LOWER MANHATTAN (WABC) -- Monday marks 22 years since September 11, 2001, when terrorists attacked New York City and the United States, claiming thousands of lives and changing the face of our nation forever.
On Sunday night the Tribute in Light beamed through the sky, honoring the thousands of victims who died that day - and in the years since.
Robert Gray was Chief of Police for NORAD 22 years ago - that is the bunker in Colorado that monitors our airspace for a possible nuclear strike on U.S. soil. Never did he or anyone else imagine the attack would come in the form of commercial jets.
"We walk into this area, it made me start to weep," said Gray.
On the evening of September 11, it is hard not to weep. Indeed, the pain continues to mount.
James Brosi, President of the Uniformed Fire Officers Association lost his brave father, Lt. Joseph Brosi, this year from 9/11-related cancers.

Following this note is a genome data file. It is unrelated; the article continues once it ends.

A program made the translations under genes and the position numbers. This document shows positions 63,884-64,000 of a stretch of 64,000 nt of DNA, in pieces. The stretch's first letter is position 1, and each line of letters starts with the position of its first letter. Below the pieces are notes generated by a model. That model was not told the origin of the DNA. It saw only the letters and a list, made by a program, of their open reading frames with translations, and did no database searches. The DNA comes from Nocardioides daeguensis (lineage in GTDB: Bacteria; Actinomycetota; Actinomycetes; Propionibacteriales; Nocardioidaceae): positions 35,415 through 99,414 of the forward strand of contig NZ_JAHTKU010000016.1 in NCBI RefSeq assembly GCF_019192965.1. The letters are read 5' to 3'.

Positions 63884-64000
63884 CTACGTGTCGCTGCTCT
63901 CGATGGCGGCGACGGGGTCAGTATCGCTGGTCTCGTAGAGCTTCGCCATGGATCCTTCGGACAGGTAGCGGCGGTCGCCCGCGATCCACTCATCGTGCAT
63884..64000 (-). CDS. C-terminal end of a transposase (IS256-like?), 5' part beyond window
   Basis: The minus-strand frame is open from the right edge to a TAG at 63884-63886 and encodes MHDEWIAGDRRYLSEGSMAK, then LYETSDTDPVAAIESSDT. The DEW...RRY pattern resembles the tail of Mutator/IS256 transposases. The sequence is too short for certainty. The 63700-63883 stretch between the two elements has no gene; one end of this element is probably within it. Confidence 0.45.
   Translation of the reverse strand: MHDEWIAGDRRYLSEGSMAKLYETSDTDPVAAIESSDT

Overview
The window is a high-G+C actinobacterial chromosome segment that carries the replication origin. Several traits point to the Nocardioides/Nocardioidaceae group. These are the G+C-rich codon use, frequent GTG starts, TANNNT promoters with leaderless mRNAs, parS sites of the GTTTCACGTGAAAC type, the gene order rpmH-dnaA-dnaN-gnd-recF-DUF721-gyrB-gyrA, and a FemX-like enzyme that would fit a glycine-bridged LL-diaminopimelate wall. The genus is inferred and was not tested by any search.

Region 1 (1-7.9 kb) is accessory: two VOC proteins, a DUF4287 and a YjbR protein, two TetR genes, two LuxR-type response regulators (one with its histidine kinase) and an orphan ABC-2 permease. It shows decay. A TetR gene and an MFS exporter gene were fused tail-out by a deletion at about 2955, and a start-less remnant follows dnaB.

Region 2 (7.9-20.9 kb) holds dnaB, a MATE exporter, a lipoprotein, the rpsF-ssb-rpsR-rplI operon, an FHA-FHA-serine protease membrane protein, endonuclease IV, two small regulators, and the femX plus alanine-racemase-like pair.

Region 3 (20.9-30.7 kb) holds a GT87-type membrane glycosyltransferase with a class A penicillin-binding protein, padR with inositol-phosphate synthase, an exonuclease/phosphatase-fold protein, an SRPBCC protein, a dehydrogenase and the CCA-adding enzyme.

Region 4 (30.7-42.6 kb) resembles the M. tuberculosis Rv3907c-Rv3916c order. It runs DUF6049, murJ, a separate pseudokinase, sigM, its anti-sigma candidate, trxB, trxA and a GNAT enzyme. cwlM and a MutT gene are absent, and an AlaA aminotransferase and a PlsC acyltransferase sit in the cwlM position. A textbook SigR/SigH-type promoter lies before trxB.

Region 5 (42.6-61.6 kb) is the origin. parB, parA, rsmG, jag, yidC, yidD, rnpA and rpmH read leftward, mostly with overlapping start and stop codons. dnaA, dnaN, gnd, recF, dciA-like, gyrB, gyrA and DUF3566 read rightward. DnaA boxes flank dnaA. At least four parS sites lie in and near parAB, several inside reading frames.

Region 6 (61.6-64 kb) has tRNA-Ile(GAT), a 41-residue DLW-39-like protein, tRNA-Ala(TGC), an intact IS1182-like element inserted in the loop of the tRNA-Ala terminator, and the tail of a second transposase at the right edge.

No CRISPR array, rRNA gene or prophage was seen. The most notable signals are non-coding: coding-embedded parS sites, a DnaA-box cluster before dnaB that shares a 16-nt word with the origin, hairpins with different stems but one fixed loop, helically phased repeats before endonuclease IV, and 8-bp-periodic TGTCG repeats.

"Between me, my brother, and my father, we've been serving the FDNY for almost 100 years. My brother was also in the collapse at the time. He has some other debilitating side effects from that exposure as well," said Chief Brosi.
343 firefighters died when the Twin Towers collapsed. In the years since, 341 members of the FDNY have succumbed to Ground Zero-related illnesses. Sadly, that list continues to grow.
"Unfortunately, the exposure of that day and the days that followed during the rescue and recovery efforts have really started to take its toll," said Brosi.
The former Air Force officer taught anti-terrorism training. He's visiting the city for ministry but says the need to be prepared never ceases.
"The message tonight - we need to be ready for anything," Gray added.
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